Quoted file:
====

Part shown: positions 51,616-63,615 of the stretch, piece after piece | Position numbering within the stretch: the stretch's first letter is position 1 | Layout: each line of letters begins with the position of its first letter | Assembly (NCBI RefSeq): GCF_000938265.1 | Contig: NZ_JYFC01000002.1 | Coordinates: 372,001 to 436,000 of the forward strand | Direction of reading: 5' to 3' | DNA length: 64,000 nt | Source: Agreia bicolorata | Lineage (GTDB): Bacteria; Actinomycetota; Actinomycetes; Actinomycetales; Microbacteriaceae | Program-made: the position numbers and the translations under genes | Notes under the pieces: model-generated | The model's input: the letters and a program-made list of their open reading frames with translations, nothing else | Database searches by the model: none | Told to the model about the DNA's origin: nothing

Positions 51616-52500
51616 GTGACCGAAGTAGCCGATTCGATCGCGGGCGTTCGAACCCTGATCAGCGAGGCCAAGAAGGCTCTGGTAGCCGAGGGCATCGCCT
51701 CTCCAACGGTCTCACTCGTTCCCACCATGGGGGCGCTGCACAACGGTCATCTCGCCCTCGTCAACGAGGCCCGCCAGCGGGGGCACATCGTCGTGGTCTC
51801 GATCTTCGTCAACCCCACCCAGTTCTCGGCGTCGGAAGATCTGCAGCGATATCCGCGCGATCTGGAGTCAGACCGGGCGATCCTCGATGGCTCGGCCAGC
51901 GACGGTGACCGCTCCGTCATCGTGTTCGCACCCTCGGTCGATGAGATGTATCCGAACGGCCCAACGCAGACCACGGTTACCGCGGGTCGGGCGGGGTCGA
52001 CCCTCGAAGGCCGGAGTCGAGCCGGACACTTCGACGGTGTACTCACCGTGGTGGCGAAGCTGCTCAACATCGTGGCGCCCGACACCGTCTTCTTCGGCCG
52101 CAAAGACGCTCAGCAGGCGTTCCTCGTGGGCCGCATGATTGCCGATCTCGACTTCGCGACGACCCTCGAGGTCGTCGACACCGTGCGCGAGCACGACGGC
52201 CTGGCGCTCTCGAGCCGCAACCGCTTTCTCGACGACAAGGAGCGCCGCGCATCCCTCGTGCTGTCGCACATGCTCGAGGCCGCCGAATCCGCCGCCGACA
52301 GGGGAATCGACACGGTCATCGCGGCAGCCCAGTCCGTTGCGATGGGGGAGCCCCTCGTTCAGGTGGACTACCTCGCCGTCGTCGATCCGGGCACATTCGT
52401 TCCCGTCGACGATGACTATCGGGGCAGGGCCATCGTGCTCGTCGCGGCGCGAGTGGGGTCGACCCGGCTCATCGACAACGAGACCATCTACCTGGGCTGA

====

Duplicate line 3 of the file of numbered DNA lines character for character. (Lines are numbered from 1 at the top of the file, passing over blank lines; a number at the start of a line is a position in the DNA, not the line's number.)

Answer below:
51616 GTGACCGAAGTAGCCGATTCGATCGCGGGCGTTCGAACCCTGATCAGCGAGGCCAAGAAGGCTCTGGTAGCCGAGGGCATCGCCT